Monday, 21 September 2009

Newcastle Family Fun Day

Half marathons aren't really my thing; seven minute miles hurt my hamstrings and I'm always puffing before half way, but family and friends turn up for the Great North Run every year and we're never disappointed, it's a brilliant day out.

9.30 Sunday morning and we converge from all over the town, you never need to know the way to the start of the GNR, just follow the line of runners you'll come across at any Metro station, road junction, or bus stop. The Cole team meets on the footbridge about halfway along the dual carriageway that forms the start, from where we can see runners assembling for what seems like miles in either direction, bringing home pretty dramatically what a start of around 50,000 looks like. Good luck hugs and we're off to find our start positions - son John and I will get through the start line about 2 minutes after the gun goes off, but for daughter Julia and John's partner Jade it will be around half an hour later before their run starts! My brother Nick and two of his children Laura and James are in the field somewhere somewhere but we haven't seen them at the start so not sure where.

Off we go, beautiful start, slightly downhill through the tunnels to the "oggi, oggi, oggi" shouts from everyone, then out onto the Tyne Bridge, crowds thick everywhere. My sixth time here, it's a hilly course and today it's hot, you're never going to do a great time but that's not what it's about, it's the people of Tyneside who make this event what it is, cheers and a hundred additional unofficial food and drink stations all along the way, and live music at all the places you really need it. Up the first short hill past Gateshead Stadium, down a bit, then the long climb to the highpoint of the course around five miles, finally it levels out for a bit. I pretend that I can keep pace with John but after around seven miles I have to admit defeat and he swooshes off towards the finish. I can relax a bit now and enjoy the day in the sunshine, run through all the showers, exchange high fives with the kids along the way. It's still hard up the last long hill from mile ten; where's Elvis, I know he'll be there just before the top but he's a long time putting in an appearance today, at last there he is, give him a wave, crest the hill, a final little dip and up, and there's the sea. Down the steep little hill and left for the final mile along the seafront, into the cooling breeze, know you're home now. Always impressive, the crowd noise along the final half mile today is deafening, this must be what it's like for real athletes, then through the finishing arch and make for the bottle of water.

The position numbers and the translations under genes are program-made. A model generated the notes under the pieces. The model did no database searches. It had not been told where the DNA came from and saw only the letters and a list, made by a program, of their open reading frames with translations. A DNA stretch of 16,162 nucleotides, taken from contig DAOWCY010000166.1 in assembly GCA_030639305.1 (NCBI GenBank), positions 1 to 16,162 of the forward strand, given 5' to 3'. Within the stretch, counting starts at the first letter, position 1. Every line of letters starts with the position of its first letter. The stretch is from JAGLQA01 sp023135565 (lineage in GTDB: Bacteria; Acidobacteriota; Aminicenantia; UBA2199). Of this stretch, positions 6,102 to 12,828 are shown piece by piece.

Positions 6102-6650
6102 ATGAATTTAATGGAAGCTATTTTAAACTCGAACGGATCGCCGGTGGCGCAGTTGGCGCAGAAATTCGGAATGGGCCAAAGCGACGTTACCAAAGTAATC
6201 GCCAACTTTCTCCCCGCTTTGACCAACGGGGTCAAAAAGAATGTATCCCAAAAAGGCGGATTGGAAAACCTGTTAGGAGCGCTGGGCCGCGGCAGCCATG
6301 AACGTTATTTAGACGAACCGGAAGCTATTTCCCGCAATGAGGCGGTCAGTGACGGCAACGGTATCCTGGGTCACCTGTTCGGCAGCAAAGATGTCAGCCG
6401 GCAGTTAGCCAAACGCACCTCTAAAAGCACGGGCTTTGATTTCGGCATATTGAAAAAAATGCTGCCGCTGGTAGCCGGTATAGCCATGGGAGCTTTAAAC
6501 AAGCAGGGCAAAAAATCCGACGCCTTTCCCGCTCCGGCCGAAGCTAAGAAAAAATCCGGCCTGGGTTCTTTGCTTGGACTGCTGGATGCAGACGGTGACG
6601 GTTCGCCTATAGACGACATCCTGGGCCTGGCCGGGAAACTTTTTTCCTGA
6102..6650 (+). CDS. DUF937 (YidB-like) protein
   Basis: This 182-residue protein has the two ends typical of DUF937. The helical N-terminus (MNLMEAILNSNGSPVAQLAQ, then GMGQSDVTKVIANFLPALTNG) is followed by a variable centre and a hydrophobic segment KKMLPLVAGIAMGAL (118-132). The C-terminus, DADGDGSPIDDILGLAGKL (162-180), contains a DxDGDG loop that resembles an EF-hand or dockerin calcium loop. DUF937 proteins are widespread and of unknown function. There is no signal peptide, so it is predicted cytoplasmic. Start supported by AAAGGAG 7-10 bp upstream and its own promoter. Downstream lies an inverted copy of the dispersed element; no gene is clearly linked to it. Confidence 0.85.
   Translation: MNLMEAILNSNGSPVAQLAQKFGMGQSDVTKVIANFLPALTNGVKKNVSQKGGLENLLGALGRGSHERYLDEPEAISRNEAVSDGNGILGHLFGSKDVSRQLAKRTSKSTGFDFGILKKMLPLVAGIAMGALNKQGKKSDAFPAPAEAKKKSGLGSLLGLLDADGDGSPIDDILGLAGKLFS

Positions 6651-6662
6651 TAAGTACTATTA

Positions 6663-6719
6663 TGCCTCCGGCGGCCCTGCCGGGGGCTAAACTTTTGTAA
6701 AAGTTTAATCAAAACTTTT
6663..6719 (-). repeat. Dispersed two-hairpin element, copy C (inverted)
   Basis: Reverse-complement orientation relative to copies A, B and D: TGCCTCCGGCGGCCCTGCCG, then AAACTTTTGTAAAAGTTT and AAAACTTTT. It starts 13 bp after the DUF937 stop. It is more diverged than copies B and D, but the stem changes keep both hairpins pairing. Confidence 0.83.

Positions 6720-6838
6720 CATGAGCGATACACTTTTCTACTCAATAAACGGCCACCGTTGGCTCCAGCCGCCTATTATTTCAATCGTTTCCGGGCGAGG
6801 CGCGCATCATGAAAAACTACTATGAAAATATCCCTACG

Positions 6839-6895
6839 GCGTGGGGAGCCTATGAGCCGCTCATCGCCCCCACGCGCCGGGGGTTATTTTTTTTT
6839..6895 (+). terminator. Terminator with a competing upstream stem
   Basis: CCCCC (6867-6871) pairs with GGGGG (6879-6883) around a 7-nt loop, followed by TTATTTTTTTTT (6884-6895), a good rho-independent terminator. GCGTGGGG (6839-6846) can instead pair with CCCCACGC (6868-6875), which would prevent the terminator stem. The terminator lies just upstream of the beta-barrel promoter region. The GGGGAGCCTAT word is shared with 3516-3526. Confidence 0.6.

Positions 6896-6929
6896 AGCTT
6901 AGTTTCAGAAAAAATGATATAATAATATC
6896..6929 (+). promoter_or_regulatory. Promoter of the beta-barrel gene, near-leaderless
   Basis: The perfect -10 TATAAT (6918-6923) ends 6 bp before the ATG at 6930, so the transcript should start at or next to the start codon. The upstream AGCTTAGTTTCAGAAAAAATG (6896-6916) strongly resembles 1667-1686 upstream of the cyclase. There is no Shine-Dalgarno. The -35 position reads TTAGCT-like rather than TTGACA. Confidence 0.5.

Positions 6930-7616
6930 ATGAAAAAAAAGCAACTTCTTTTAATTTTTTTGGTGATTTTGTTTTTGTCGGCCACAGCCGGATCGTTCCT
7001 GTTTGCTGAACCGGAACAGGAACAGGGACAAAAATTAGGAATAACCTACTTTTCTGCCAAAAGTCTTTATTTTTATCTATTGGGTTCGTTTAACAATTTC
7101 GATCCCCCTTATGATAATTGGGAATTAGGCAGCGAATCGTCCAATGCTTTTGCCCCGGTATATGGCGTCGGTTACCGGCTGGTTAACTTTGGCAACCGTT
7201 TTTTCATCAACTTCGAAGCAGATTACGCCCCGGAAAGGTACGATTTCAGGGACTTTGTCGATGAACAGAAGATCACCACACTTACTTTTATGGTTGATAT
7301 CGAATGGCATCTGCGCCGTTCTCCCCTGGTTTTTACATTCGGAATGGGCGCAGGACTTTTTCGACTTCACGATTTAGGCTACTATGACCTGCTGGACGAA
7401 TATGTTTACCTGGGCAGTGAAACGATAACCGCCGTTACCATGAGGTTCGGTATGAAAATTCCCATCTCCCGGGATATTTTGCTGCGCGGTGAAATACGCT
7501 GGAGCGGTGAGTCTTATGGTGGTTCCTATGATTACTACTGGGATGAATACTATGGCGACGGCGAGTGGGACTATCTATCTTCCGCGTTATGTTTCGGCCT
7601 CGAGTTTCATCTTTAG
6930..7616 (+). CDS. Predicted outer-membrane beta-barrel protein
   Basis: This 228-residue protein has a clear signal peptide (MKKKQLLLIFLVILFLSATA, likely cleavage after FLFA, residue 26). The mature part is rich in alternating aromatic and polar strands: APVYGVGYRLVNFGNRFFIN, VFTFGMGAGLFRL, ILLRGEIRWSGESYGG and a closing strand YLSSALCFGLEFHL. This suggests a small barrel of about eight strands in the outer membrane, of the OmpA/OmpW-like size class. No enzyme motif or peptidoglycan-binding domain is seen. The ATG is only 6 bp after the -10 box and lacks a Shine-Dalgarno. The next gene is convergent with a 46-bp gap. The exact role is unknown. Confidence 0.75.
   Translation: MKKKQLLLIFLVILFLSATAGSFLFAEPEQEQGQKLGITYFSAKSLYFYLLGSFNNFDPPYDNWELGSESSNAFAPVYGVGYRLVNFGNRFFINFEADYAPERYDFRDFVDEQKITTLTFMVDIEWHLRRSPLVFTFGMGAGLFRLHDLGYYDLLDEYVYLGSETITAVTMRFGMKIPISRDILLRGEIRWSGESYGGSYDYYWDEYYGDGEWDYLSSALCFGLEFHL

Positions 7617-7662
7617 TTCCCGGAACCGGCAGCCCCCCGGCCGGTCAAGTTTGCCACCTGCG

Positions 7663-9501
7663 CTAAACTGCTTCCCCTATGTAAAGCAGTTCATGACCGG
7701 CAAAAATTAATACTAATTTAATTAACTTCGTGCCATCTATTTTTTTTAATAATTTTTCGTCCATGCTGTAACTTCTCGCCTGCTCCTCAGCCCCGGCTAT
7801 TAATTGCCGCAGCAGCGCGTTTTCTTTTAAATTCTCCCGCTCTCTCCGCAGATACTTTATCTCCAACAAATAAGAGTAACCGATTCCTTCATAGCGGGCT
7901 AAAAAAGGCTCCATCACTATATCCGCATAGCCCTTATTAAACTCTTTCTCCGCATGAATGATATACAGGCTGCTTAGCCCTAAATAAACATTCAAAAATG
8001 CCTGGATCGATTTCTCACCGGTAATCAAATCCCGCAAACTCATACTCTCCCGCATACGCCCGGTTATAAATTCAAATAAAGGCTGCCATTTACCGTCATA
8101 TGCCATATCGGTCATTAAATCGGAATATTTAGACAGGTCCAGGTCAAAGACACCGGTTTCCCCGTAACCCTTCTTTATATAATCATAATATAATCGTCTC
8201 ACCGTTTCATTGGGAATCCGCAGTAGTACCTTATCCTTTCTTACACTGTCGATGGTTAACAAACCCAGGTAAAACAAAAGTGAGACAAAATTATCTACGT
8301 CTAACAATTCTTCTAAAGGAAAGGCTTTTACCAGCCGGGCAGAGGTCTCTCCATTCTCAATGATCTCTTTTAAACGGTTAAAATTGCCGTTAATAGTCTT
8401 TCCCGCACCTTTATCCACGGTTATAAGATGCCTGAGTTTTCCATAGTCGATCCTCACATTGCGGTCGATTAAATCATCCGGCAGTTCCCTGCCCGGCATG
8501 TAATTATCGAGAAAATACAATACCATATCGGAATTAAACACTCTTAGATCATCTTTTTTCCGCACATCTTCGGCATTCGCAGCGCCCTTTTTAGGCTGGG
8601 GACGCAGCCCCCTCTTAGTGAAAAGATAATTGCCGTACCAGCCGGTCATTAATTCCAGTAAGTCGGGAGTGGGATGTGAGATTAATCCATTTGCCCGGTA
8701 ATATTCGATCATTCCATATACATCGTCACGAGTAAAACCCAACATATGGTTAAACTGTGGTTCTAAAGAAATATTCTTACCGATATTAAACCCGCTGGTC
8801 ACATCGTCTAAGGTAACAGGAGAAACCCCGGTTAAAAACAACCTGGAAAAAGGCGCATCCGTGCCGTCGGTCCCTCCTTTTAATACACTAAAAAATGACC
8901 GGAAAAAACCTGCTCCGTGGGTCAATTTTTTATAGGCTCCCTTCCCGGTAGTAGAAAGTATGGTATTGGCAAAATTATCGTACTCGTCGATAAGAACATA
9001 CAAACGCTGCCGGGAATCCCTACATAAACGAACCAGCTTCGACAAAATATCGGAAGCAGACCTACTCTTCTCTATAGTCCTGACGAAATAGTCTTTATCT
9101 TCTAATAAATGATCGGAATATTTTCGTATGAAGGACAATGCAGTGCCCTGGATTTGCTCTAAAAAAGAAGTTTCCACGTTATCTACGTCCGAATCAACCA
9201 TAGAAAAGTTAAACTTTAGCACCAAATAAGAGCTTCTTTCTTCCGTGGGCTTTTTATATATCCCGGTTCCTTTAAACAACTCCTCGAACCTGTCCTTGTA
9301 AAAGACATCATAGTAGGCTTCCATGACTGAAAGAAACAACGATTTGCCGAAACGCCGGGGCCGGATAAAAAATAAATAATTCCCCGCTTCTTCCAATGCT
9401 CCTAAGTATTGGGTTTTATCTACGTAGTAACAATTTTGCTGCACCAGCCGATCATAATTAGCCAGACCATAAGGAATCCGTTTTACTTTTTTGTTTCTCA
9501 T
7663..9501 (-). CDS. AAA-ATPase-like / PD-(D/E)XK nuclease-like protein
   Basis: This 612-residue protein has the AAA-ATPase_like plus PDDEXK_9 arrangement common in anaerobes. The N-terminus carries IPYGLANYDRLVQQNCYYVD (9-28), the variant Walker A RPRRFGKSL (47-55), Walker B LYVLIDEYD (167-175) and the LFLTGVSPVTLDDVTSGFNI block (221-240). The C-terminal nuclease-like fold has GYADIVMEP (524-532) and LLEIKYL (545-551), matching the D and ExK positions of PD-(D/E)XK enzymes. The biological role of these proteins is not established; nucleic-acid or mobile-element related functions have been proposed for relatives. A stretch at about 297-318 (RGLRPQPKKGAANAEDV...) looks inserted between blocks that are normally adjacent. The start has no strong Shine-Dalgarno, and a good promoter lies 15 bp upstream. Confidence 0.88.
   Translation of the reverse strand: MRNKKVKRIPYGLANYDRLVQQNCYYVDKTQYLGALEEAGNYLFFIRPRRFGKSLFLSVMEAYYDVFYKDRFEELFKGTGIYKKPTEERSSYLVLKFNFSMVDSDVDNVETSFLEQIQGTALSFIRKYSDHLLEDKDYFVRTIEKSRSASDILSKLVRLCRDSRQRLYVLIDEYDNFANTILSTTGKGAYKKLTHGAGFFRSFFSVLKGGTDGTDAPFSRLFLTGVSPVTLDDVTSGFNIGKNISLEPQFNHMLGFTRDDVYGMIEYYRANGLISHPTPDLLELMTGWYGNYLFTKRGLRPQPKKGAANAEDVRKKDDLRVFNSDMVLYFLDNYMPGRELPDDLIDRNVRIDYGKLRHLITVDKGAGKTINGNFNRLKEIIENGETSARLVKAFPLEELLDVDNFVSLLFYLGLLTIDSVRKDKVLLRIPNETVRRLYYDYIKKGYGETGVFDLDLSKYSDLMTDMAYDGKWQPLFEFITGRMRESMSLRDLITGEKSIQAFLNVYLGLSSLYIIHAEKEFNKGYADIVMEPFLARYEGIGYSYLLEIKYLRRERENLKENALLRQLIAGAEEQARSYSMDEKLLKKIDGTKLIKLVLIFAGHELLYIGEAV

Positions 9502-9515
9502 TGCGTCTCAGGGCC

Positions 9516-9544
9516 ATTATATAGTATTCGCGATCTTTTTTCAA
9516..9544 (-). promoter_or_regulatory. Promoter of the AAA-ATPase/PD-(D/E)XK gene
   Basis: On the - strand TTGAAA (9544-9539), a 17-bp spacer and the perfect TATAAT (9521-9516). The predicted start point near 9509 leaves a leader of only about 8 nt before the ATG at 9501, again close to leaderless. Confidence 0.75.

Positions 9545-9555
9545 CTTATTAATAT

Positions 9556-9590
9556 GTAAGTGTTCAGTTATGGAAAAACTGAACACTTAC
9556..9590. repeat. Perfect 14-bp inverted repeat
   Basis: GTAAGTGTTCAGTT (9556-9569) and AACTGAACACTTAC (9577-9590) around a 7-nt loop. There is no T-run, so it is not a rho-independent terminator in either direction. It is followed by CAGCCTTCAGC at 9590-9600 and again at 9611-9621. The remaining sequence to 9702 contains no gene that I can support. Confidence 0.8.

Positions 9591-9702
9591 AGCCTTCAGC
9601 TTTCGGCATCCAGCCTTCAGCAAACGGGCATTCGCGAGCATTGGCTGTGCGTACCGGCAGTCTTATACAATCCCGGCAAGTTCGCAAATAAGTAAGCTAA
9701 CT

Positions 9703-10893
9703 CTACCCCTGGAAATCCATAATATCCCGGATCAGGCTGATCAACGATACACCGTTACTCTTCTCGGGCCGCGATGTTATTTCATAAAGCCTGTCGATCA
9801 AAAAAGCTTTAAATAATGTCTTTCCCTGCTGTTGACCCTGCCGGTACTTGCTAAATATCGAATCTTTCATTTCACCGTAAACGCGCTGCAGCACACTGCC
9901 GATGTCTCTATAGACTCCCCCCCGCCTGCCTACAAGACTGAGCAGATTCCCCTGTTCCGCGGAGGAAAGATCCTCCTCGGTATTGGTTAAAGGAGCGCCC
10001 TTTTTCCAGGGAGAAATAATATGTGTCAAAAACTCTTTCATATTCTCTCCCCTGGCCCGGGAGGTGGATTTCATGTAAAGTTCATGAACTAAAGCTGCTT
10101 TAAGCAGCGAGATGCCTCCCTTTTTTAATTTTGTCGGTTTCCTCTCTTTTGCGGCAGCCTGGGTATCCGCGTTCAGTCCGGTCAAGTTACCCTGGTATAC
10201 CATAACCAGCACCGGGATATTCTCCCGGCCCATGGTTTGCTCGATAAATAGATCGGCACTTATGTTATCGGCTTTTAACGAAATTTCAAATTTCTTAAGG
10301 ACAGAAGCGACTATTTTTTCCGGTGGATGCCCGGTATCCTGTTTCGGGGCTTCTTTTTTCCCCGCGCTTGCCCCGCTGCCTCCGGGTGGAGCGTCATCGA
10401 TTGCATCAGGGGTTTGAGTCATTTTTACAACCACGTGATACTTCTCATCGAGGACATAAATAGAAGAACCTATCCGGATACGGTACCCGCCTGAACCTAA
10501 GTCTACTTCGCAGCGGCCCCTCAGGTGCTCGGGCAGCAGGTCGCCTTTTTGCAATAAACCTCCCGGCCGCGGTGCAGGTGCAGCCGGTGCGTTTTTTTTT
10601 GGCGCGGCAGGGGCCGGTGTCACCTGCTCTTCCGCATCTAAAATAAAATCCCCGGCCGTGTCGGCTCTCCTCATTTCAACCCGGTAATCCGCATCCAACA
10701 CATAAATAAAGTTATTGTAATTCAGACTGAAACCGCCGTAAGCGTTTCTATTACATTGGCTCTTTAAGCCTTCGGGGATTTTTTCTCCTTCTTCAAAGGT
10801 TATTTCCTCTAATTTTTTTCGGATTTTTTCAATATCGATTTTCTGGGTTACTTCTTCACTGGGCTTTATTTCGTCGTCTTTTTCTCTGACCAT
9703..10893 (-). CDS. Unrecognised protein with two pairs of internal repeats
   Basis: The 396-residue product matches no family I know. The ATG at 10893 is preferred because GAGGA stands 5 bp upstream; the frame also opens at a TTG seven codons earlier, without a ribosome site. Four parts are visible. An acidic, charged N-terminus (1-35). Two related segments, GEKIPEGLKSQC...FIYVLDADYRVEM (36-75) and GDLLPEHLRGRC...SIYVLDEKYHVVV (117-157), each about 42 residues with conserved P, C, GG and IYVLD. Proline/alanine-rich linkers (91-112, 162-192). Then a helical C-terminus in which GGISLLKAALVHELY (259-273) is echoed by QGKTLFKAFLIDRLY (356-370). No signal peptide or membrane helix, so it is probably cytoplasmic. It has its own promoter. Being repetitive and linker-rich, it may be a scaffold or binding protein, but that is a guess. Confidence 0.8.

(John, Jade, Laura, Julia, Andy)

As each of us finishes, our little group gradually reassembles outside the beer and food tent (where else?) with our stories of the past hour or two. The burgers, perfectly ordinary, are the best we'll taste for a long while, then we lie on the grass in the warm sunshine, watch the Red Arrows do their amazing stuff overhead, listen to the band work its way back from the sixties, and let the afternoon melt away. When most of the crowds have gone we saunter off down the prom to the Metro and home.

This is not running over the emptiness of an open moor or romantic lochside, but in its own way participative sport surely doesn't get any better than this. Times? Well, none of us either impressed or disgraced ourselves, beyond that who cares? We all had a lovely day.

1 comment:

Lee Maclean said...

Sounds like a crackin day out.
Well done one and all!!

Mrs Mac